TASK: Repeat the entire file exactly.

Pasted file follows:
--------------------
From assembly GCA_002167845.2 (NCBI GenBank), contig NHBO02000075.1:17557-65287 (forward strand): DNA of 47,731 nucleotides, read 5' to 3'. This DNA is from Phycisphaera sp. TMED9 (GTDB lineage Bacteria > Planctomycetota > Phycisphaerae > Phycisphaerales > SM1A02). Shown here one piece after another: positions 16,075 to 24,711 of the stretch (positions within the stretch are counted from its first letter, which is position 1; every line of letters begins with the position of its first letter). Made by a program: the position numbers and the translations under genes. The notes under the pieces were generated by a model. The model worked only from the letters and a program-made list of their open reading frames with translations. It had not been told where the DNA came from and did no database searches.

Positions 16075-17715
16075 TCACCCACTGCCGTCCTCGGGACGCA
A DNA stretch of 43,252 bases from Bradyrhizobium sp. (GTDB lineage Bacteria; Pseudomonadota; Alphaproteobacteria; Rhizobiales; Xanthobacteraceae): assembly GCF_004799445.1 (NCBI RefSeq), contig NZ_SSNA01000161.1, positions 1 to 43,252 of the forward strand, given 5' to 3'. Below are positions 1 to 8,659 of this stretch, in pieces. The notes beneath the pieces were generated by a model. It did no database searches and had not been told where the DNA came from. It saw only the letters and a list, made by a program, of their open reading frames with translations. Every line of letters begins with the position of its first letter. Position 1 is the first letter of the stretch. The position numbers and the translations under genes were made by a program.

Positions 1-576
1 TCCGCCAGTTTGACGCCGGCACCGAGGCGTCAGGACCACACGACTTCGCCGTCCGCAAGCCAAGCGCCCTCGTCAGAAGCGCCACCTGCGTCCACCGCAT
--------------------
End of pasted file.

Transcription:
From assembly GCA_002167845.2 (NCBI GenBank), contig NHBO02000075.1:17557-65287 (forward strand): DNA of 47,731 nucleotides, read 5' to 3'. This DNA is from Phycisphaera sp. TMED9 (GTDB lineage Bacteria > Planctomycetota > Phycisphaerae > Phycisphaerales > SM1A02). Shown here one piece after another: positions 16,075 to 24,711 of the stretch (positions within the stretch are counted from its first letter, which is position 1; every line of letters begins with the position of its first letter). Made by a program: the position numbers and the translations under genes. The notes under the pieces were generated by a model. The model worked only from the letters and a program-made list of their open reading frames with translations. It had not been told where the DNA came from and did no database searches.

Positions 16075-17715
16075 TCACCCACTGCCGTCCTCGGGACGCA
A DNA stretch of 43,252 bases from Bradyrhizobium sp. (GTDB lineage Bacteria; Pseudomonadota; Alphaproteobacteria; Rhizobiales; Xanthobacteraceae): assembly GCF_004799445.1 (NCBI RefSeq), contig NZ_SSNA01000161.1, positions 1 to 43,252 of the forward strand, given 5' to 3'. Below are positions 1 to 8,659 of this stretch, in pieces. The notes beneath the pieces were generated by a model. It did no database searches and had not been told where the DNA came from. It saw only the letters and a list, made by a program, of their open reading frames with translations. Every line of letters begins with the position of its first letter. Position 1 is the first letter of the stretch. The position numbers and the translations under genes were made by a program.

Positions 1-576
1 TCCGCCAGTTTGACGCCGGCACCGAGGCGTCAGGACCACACGACTTCGCCGTCCGCAAGCCAAGCGCCCTCGTCAGAAGCGCCACCTGCGTCCACCGCAT